From time to time I hear from untenured faculty who express an interest in doing consulting, but aren't sure if doing so is a good idea with respect to their tenure and promotion. Below are notes from a discussion on this subject with Hau Lee, professor of Industrial Engineering and Engineering Management at Stanford University.
Hearing about your experiences would be most welcome.
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Consulting and Other Industry Relationships
"Engaging in consulting and other industry projects can be important for a successful professorial career in engineering, as well as some sciences. In my field (industrial engineering, and in particular supply-chain management) there is a trend toward placing more and more value on such activities, sometimes even in tenure decisions. The key is to do it well, leverage such activity towards research and teaching goals, learn from your mistakes, develop the right principles, and maintain the discipline that enables you to use these activities to further your teaching and research.
"There are a number of reasons for faculty, both beginning and experienced, to develop working relationships with industry. Engineering is, after all, an applied field and industry, in addition to being a good reality check, is an excellent source of ideas, data, and problems. I have found "tremendous wisdom and experience out there." Relationships with industry enrich my research, teaching and professional development. In addition, consulting and other collaborations with industry can provide research support, additional income, and help with the placement of students.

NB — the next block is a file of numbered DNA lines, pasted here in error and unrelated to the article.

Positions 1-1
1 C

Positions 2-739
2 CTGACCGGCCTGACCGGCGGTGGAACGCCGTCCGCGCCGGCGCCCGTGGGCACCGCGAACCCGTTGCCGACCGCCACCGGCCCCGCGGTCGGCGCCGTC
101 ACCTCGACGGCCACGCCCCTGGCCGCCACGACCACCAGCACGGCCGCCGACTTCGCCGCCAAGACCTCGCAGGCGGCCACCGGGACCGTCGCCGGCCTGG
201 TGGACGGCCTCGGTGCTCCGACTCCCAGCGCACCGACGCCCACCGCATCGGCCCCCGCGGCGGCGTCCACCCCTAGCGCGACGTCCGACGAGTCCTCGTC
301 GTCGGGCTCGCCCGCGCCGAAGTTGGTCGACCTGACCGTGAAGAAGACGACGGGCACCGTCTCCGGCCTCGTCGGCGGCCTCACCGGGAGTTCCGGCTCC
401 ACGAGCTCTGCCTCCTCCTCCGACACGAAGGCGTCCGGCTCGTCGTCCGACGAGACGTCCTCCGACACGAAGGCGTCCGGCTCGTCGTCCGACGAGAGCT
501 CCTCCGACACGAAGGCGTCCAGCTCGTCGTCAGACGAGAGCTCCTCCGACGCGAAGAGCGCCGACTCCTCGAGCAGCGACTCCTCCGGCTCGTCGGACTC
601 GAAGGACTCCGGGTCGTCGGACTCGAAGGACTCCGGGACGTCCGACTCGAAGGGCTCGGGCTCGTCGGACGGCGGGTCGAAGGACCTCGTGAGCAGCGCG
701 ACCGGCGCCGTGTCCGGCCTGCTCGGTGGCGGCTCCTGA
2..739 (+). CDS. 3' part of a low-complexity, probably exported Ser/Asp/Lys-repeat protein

"Such experiences will enable you to say to students and colleagues that you have seen the work of government and industry. They give you a more seasoned credibility while providing you with an important window on what is truly relevant.
"With respect to new faculty and their research, let me make the following point: At the Ph.D. stage you have been guided mostly by your advisor in terms of what research you do. As a new professor you are responsible for selecting your own topics and your own direction. You have to find your way and do what is relevant to you and not to your advisor. Working with industry can provide you with insights to help you determine your own direction.
"With respect to consulting, however, I caution young faculty not to move too fast with arrangements outside the university structure. Don't do this only for financial gain, you simply don't have the time! I urge young faculty to stay away from expert witness or pure service assignments which can cause considerable stress while doing nothing for your teaching and other forms of scholarship. If you do choose to do consulting, I recommend you:
* abide by university regulations and make sure the work does not interfere with teaching and research;
* choose subjects within your areas of expertise and interests;
* set up rules for pricing (e.g. travel time, court time, teaching, initial meetings,...) but be prepared to be somewhat flexible if needed later;